Black Mirror continues onto season 3 and ‘Nosedive’ is the first episode which will mark the start of this season. Will the Black Mirror series be able to retain the production and show quality ever since the very excellent Christmas Special 2 years ago? Let’s take dive into it and find out!
The basic premise is almost similar to several past episodes, where technology has been implanted into society and become part of our lifestyle. In this episode, it features a Rating technology that decides your social class, with 4.5 and above meaning higher class, and those below 3.0 is lower class. Our main character is Lacie Pound, who is obsessed on getting higher scores to mingle with the higher class society. Along the way, she starts to discover what the society has to sacrifice in order to get their desired ratings, and also what she will have to face in this harsh world.
The technology featured in this film is actually already visible in our current world. Imagine Facebook combined with the Uber Ratings, and you can roughly imagine the world becoming such. I like the way this episode shows the simplicity of the issues without exaggerating it in any way. What with Instagram etc being so common and Social Media Ratings becoming increasingly important, we are shown what would possibly be the real future in a few decades. The story starts off slow and introduces us to the technology through Lucie’s everyday lives. It takes its time but does not drag any parts unnecessarily. There are several beats that cleverly transition the story to the next events.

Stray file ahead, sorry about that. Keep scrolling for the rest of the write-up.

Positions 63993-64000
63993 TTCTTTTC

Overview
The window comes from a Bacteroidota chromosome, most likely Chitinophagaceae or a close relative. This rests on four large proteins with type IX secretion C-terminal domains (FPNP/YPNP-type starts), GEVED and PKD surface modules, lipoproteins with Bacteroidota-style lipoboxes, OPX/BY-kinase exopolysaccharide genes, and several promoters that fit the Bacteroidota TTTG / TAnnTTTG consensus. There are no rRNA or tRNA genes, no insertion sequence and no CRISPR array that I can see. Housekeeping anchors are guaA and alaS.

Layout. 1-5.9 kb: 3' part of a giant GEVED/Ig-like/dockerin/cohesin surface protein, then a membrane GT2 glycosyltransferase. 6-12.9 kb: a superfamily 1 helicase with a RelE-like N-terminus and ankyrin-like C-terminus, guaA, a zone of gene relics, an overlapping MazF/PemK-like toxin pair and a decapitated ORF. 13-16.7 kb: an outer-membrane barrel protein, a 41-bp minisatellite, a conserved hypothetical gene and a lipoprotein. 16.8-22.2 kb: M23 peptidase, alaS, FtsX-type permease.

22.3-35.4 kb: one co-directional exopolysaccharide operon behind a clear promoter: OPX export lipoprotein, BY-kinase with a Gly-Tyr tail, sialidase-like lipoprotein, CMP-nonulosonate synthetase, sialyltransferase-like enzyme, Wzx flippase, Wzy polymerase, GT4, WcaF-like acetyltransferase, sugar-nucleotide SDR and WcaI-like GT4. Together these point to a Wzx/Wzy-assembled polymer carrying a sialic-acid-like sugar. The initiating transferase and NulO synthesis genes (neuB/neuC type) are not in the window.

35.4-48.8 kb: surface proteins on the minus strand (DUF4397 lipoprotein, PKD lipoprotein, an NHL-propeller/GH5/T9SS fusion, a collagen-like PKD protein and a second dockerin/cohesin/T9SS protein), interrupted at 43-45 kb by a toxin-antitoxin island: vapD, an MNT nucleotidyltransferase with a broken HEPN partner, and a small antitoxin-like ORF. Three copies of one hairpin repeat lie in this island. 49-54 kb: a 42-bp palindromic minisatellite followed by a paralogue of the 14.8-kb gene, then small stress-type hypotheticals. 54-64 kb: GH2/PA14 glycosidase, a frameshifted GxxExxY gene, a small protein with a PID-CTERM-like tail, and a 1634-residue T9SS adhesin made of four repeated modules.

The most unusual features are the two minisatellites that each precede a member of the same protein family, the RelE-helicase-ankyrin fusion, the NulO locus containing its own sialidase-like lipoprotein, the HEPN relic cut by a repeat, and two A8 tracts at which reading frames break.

Next, the acting are superb from Bryce Dallas Howard, who plays Lucie. She is able to act like someone who tries to hide everything behind a smile. Though, its seem to be a bit forced, but I do not know if its intentional or otherwise. Her expression, choice of words and body language cleverly displays anxiety and stressfulness. This is then greatly contrasted with the ending, which makes a great character development. Sadly, other actors are not given much screen time each and thus their characters are much less developed. Music wise is alright but not memorable. Then, the production value is still as superb, though its not as grand as the previous Christmas special. However, it fits the story.